The College just formed a Residential Life working group. Here’s what they’re working on.

Megan Lin

In response to the Learning Beyond the Classroom strategic planning working group’s recommendations for improving student life on campus, the College recently formed a Residential Life Working Group. The group is deliberating solutions for problems related to housing and student life, including plans for live-in staff, affinity housing, senior housing and housing for non-traditional students. 

Live-in staff

One of the group’s top priorities is hiring new staff for fall 2021, who will be called Area Coordinators, to live on campus and assist existing student residential life leaders. In an email to the Record, Assistant Director for Residential Life & Housing and working group member Patricia Leahey-Hayes said “the Area Coordinators (ACs) will advise and support Housing Coordinators (HCs) and Junior Advisors (JAs) as they navigate their role as peer residential life leaders.” 

The College will hire four ACs: two working with upperclassmen Residential Directors (RDs) and HCs, and two working with first-years and JAs. According to Leahey-Hayes, these ACs will address issues such as community standards, neighbor conflicts and behavioral issues, taking these out of the hands of student leaders and Campus Safety and Security (CSS).

A large reason for this change comes from the College receiving feedback from student leaders that they need clearer boundaries for their roles. 

“Basically for the JAs, [their role is to be] ambassadors that are here to welcome the new students and help them adjust and have the tools they need to feel like they can build a community that feels safe and respectful to them,” Dean of the College Marlene Sandstrom said. “But because we have a system currently where there are no adults other than CSS on campus at night and after hours, the JAs and HCs have found themselves in some really challenging circumstances that should not be a student’s job to manage.”

With an Area Coordinator system, the College hopes JAs and HCs will be able to focus more on their peer mentor role, rather than handling emergencies that they are not equipped to deal with. 

The new position will also change CSS’s role on campus. Right now, CSS is the only staff available after 5 p.m., and they receive calls for tasks as varied as students getting locked out of their rooms, leaky pipes, noise complaints and COVID guideline violations. These are all residential life issues that CSS equivalents do not usually handle at other institutions. 

“[CSS is] not a good fit for that, really,” Sandstrom said. “It feels intrusive to students. They don’t really want Campus Safety coming into … their dorms to handle those kinds of things.”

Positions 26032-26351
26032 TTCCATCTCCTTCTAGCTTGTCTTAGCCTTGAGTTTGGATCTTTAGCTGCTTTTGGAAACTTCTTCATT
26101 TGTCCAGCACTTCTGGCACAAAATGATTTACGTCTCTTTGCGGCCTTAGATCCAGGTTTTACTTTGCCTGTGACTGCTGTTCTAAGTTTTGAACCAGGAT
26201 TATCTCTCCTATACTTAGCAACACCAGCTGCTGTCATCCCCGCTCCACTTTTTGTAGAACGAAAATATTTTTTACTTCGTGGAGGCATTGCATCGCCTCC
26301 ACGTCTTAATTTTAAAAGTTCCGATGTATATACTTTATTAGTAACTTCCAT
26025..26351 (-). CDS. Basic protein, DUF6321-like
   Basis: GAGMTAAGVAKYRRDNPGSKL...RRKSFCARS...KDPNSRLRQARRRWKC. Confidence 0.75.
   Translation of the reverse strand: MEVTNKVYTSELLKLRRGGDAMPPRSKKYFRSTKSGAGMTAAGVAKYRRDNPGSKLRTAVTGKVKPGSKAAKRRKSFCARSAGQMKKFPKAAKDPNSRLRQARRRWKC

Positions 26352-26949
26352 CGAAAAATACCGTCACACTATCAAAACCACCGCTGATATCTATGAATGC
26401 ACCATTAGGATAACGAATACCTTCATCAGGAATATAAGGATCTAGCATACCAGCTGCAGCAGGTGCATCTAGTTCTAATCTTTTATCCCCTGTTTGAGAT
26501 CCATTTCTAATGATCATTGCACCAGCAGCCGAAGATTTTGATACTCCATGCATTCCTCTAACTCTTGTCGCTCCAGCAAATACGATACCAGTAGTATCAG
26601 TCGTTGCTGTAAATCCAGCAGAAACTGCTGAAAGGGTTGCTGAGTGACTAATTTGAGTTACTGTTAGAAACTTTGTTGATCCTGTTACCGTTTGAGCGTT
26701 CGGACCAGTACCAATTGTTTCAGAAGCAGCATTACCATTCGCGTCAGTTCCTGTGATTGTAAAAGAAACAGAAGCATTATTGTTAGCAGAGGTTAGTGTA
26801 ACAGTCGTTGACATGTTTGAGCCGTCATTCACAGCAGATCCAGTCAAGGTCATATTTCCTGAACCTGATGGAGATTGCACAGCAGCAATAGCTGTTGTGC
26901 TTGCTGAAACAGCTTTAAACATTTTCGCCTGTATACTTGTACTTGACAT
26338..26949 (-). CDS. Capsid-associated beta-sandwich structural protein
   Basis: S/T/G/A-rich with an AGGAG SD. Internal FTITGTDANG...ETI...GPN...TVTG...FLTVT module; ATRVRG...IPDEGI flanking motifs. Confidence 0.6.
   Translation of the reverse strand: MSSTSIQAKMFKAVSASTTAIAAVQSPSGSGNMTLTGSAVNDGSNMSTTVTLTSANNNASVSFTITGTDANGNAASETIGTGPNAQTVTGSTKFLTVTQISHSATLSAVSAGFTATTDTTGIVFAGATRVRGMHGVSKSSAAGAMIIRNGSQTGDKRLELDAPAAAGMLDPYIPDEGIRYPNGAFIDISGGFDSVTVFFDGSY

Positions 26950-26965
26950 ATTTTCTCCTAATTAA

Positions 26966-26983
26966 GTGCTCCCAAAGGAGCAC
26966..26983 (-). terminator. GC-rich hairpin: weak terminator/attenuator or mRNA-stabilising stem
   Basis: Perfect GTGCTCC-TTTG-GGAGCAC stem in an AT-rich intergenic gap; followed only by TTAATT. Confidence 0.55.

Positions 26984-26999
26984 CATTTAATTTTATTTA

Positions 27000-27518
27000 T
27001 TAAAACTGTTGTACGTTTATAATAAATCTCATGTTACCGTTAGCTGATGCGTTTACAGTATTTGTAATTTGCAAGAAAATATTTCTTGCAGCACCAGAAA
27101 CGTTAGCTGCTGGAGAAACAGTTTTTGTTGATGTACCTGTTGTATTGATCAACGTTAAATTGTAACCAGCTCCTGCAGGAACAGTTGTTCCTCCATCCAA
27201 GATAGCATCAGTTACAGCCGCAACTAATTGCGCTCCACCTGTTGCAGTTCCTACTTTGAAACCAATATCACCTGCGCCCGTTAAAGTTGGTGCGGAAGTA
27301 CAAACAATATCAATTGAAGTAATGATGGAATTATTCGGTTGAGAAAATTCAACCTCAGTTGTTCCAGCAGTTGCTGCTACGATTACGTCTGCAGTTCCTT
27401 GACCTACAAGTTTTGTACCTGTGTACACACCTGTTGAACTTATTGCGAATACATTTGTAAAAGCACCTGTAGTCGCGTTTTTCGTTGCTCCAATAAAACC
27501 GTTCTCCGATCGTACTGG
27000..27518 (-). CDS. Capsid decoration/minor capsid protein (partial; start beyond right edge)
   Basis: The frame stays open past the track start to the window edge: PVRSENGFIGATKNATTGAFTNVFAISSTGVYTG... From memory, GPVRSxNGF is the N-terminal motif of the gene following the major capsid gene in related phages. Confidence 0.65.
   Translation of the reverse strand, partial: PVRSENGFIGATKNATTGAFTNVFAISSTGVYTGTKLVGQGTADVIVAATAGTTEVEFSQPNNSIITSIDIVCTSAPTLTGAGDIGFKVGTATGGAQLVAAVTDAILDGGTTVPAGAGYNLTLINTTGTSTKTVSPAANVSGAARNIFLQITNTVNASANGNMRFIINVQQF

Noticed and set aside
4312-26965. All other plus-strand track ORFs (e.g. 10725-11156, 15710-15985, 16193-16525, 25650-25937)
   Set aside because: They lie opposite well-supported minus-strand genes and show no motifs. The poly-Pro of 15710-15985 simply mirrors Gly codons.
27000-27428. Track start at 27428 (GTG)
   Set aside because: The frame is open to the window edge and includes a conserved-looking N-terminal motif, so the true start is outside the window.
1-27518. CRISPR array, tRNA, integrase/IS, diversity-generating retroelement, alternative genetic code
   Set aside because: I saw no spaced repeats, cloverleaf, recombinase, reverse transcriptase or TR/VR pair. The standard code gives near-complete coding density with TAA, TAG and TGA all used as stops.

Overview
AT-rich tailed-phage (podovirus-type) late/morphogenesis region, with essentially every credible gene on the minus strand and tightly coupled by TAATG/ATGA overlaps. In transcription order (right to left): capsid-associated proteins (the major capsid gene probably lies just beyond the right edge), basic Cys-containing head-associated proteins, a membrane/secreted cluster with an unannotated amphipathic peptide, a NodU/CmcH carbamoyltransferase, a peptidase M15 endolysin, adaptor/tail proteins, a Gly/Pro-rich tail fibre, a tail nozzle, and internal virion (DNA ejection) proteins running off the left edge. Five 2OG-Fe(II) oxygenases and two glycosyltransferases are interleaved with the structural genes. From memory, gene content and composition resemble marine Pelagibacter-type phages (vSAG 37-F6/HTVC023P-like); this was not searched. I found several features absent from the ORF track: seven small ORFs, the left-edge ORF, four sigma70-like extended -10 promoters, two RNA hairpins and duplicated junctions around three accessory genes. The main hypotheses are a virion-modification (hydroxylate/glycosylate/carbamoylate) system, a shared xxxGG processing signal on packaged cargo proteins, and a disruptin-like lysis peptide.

Starting next year, ACs will be on-call and serving as the primary professional residential staff during nights and weekends to resolve any issues and emergencies. Leahey-Hayes said that, since these ACs will be living in the residence halls, it would be “expected” that they would develop relationships with the students that will enable them to work more effectively with solving residential life issues.

Affinity housing

The working group is also looking to fix problems with inclusion. “We hear from students that there’s some unevenness in the extent to which students feel like they belong and are visible and respected in their spaces,” Sandstrom said. “There’s a sense in which certain spaces get taken over by certain groups of students, and other students feel less visible or less included.”

One of the proposed solutions for this problem is affinity housing, housing where students live with others that share a specific interest or demographic. The group has yet to fully work out details for what affinity housing will look like, however. Leahey-Hayes said it will likely depend on what students demonstrate interest in as well as looking at successful models from other institutions and seeing what will be “successful within the Williams culture.”

Long-term plans

While the group has primarily focused on getting live-in staff and affinity housing off the ground for fall 2021, they’ve also developed long-term goals for housing in the future. The group hopes to eventually talk about revisions to senior-focused housing and housing for students outside of the traditional student experience of entering the College right after high school. 

 Sandstrom said the current senior housing system is not inclusive enough, as not everyone who wants to live off-campus is able to. Furthermore, she said non-traditional students — such as those who served in the military, transferred from community college or took time off — have different life experiences and therefore ought to have a specific housing system worked out for them.